The boat has only 4 cabins (8 guests max), so it's extremely spacious and luxurious for a liveaboard -- the cabins are huge (close to 1000 sq. ft) and have separate ensuite toilets and bath rooms, complete with tub(!) and separate shower. Most have two king size beds and more storage space than my attic. 2 cabins have attached verandas complete with lounge chairs. Most other liveaboards of this size have 7 or 8 cabins (14-16 guests max), so the feeling of spaciousness on this boat is especially noticeable.

The chef backed out at the last moment, so Alberto had his chef friend Andreas take over for the first two weeks. Our meals were generally excellent, esp. the presentation, but unclear who will take over this duty in the future.

Many of the crew (at least 6) I knew from various Sea Safaris boats and all except for some galley and masseuse hands, have had ample liveaboard experience. But there were some problems initially in getting them all working together and doing the right things, e.g. a few times tank valves were not open when we donned tanks in the tenders, glasses were not properly stowed for rough weather, ... But not as much as I would've expected for a first cruise.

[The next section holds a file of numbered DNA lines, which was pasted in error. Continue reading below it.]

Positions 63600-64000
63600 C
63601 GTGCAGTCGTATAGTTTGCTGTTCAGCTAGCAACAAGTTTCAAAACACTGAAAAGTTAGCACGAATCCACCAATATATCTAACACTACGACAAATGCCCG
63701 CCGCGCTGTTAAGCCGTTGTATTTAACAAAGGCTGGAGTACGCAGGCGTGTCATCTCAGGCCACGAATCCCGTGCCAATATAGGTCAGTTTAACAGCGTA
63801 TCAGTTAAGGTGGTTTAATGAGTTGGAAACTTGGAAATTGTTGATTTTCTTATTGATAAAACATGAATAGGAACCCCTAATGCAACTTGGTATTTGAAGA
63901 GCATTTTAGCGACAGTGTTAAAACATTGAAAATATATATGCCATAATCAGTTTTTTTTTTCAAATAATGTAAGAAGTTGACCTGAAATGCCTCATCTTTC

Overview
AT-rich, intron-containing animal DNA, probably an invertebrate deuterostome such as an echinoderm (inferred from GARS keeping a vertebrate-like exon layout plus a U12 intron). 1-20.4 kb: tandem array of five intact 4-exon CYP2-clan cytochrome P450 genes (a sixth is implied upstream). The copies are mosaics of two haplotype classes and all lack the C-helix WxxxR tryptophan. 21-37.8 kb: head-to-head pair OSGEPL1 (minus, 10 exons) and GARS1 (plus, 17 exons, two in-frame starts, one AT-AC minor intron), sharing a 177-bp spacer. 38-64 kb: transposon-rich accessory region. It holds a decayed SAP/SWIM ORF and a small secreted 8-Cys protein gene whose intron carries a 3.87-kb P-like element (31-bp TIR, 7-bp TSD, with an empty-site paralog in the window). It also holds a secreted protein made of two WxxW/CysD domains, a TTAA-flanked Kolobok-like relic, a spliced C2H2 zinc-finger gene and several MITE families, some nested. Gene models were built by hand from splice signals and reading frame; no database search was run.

Gusti is his lead dive guide and very well known here -- he has worked with liveaboards for 25 years in the area, including Grand Komodo and Kararu. He is very knowledgable and helpful in critter finding, as is Aris, the other dive guide.

Alberto is very service oriented, perhaps too much so. He's aiming to personalize everything from meals to dive times, but unclear to many of us that this is really do-able, or even desirable. A few more cruises should settle such issues.

As this was my sixth trip to Komodo, I knew what to expect dive wise, tho this time the water was warmer than expected, there were many more big fish and mantas than previously, and we had some good vis and some of the more usual 10m kind. We did get down south (not usual at this time of year) and dive Cannibal Rock (one of the world's best dive sites in my book) where we found a super-ornate bright yellow rhinopias, monster grey frog fish, "lady bugs", sea apples, nudis galore, ... -- a truly remarkable reef.